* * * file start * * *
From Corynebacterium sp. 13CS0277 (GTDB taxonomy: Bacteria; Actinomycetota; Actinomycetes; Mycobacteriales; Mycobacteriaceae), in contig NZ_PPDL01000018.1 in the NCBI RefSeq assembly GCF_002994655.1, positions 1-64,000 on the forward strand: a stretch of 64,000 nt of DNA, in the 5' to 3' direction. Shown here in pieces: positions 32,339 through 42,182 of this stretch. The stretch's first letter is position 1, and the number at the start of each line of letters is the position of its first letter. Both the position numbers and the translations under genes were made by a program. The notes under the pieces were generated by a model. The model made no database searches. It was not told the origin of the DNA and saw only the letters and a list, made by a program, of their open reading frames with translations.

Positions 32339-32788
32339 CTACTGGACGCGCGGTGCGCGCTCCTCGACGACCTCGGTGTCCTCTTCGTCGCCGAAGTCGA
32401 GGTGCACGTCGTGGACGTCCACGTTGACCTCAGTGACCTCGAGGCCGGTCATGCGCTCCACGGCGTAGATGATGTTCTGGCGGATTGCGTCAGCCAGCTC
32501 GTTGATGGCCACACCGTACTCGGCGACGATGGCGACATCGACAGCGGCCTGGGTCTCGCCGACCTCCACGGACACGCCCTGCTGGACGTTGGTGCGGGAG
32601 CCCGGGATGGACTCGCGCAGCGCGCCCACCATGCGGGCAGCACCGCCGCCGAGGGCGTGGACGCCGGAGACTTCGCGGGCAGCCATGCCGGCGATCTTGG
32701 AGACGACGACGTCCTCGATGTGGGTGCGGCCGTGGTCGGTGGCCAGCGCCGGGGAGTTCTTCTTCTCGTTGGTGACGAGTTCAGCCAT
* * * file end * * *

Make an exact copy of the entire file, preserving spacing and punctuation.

From Corynebacterium sp. 13CS0277 (GTDB taxonomy: Bacteria; Actinomycetota; Actinomycetes; Mycobacteriales; Mycobacteriaceae), in contig NZ_PPDL01000018.1 in the NCBI RefSeq assembly GCF_002994655.1, positions 1-64,000 on the forward strand: a stretch of 64,000 nt of DNA, in the 5' to 3' direction. Shown here in pieces: positions 32,339 through 42,182 of this stretch. The stretch's first letter is position 1, and the number at the start of each line of letters is the position of its first letter. Both the position numbers and the translations under genes were made by a program. The notes under the pieces were generated by a model. The model made no database searches. It was not told the origin of the DNA and saw only the letters and a list, made by a program, of their open reading frames with translations.

Positions 32339-32788
32339 CTACTGGACGCGCGGTGCGCGCTCCTCGACGACCTCGGTGTCCTCTTCGTCGCCGAAGTCGA
32401 GGTGCACGTCGTGGACGTCCACGTTGACCTCAGTGACCTCGAGGCCGGTCATGCGCTCCACGGCGTAGATGATGTTCTGGCGGATTGCGTCAGCCAGCTC
32501 GTTGATGGCCACACCGTACTCGGCGACGATGGCGACATCGACAGCGGCCTGGGTCTCGCCGACCTCCACGGACACGCCCTGCTGGACGTTGGTGCGGGAG
32601 CCCGGGATGGACTCGCGCAGCGCGCCCACCATGCGGGCAGCACCGCCGCCGAGGGCGTGGACGCCGGAGACTTCGCGGGCAGCCATGCCGGCGATCTTGG
32701 AGACGACGACGTCCTCGATGTGGGTGCGGCCGTGGTCGGTGGCCAGCGCCGGGGAGTTCTTCTTCTCGTTGGTGACGAGTTCAGCCAT